27 September, 2011, Esther Nakkazi
Burundi becomes the tenth country in Africa to introduce new pneumococcal vaccines through immunisation
Dr. Sabine Ntakarutimana, the Minister of Health Burundi has introduced another life saving vaccine to the routine national vaccination programme.
Burundi becomes the tenth country in Africa to introduce new pneumococcal vaccines through immunisation, which could save about 16,000 deaths in Burundi annually.
The pneumococcal vaccine used in the fight against pneumonia was introduced last week, 20th September, the latest under the national Expanded Programme on Immunization (EPI), which covers 320,000 children between 0 to 11 months.[frax09alpha]
The EPI programme also includes other vaccines; BCG for tuberculosis, polio and measles vaccines as well as a combined pentavalent against diphtheria, tetanus, pertussis, hepatitis B and Haemophilus influenza.
“Immunisation is a better investment for the country, for the health of our children, the well-being of our families and the economic growth of our country. It is a right for children and the responsibility of parents,” said Ntakarutimana at the province of Kayanza where the vaccine was launched.
In Burundi, acute respiratory infections, which include pneumonia caused by pneumococcus, constitute the second major cause of under-five child mortality, about 16,000 deaths per year, according to epidemiological statistics from the Ministry of Health.
“Pneumonia is still killing too many of our children, but with this new vaccine we aim to reverse this tragedy and set our children on course for a healthy future,” said Dr. Ntakarutimana.
“The introduction of pneumococcal vaccines into Burundi is a solid long-term investment for the country’s social and economic potential,” said GAVI Alliance CEO, Dr Seth Berkley.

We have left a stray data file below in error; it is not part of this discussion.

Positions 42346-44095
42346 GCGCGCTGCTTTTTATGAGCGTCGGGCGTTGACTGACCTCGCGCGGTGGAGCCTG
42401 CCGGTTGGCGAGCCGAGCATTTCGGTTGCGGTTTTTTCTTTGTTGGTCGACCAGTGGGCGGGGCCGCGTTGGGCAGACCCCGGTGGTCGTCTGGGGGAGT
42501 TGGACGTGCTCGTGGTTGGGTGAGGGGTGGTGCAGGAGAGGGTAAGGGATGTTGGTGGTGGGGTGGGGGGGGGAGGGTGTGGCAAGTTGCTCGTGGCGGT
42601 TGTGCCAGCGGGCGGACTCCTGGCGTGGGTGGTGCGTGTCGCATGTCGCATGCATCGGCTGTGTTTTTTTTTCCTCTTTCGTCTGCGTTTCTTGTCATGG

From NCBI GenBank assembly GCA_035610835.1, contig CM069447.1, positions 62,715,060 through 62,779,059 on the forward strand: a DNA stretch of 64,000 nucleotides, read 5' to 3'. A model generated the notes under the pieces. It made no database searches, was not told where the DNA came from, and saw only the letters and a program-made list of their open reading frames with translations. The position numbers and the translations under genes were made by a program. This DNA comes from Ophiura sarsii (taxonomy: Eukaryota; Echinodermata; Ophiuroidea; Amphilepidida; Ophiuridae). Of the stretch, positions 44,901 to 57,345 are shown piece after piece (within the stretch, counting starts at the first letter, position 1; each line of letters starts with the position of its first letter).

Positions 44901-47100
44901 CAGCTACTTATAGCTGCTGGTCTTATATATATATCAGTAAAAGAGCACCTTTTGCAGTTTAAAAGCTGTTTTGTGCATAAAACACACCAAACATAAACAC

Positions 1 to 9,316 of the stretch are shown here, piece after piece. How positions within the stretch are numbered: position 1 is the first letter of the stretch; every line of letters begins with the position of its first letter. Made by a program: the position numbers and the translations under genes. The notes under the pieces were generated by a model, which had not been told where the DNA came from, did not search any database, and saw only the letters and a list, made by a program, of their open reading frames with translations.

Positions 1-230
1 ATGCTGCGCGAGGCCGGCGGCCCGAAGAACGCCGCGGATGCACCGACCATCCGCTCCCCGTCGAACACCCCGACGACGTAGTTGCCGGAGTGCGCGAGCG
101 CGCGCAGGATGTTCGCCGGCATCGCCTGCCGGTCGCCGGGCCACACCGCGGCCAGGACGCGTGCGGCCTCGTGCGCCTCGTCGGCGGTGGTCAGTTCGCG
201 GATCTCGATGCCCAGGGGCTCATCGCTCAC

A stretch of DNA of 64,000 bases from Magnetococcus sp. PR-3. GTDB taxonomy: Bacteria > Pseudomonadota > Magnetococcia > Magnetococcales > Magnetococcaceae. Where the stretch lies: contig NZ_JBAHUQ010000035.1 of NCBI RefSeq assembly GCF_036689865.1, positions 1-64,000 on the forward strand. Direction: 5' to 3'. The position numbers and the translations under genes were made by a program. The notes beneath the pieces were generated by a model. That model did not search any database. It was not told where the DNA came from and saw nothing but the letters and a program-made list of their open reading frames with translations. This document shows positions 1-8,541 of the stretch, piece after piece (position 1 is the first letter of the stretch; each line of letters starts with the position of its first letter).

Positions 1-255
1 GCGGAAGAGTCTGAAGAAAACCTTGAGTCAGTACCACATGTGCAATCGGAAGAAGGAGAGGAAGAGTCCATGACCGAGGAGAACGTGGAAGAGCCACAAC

Pneumococcal disease, the leading cause of pneumonia is globally the biggest infections killer of children. It takes the lives of 800,000 children each year, largely in the developing world even if the disease is preventable.
According to UNICEF, 89 percent of all deaths linked to pneumococcal infection are due to pneumonia while 6 percent are due to meningitis and other serious complications are 5 per cent.
Around 90 per cent of deaths occur in developing countries, particularly in Africa, two major risk factors HIV/AIDS and drepanocytaemia or sickle cell anaemia accelerate it.
Pneumococcal vaccines, once fully rolled out globally, are expected to save seven million lives by 2030.
“Of all the health interventions available, immunization is one the most efficient and cost effective, savings millions of children in the world,” said Mr. Souleymane Diabate, UNICEF Representative to Burundi.
Although, certain pneumococcal vaccines have been in existence since 2000, they have not reached the countries where they are needed most until recently.
However, in 2007 the Global Alliance for Vaccines and Immunization (GAVI) launched an innovative vaccine financing effort called the pneumococcal advance market commitment to help change this and bring pneumococcal vaccines to developing countries.
With US$ 1.5 billion from Italy, the United Kingdom, Canada, the Russian Federation, Norway, and the Bill & Melinda Gates Foundation and a commitment of US$ 1.3 billion from GAVI, the AMC allowed the acceleration of production capacity by the two manufacturers who currently produce the vaccines.
Developing countries contribute a small but increasing, co-pay to purchase the vaccine and ensure that the model is sustainable.
Bill and Melinda Gates Foundation and five leading donor countries manage the program. The Foundation also in 2010 announced a $10 billion commitment over the next ten years to increase access to childhood vaccines in the world poorest countries. The effort was labeled the ‘Decade of Vaccines.’
In recent months, the Central African Republic, Gambia, Cameroon, Benin and Rwanda have also introduced the new pneumococcal vaccine.
By 2015, the Global Alliance for Vaccines and Immunization Alliance plans to have supported the introduction of these vaccines in more than 40 developing countries.
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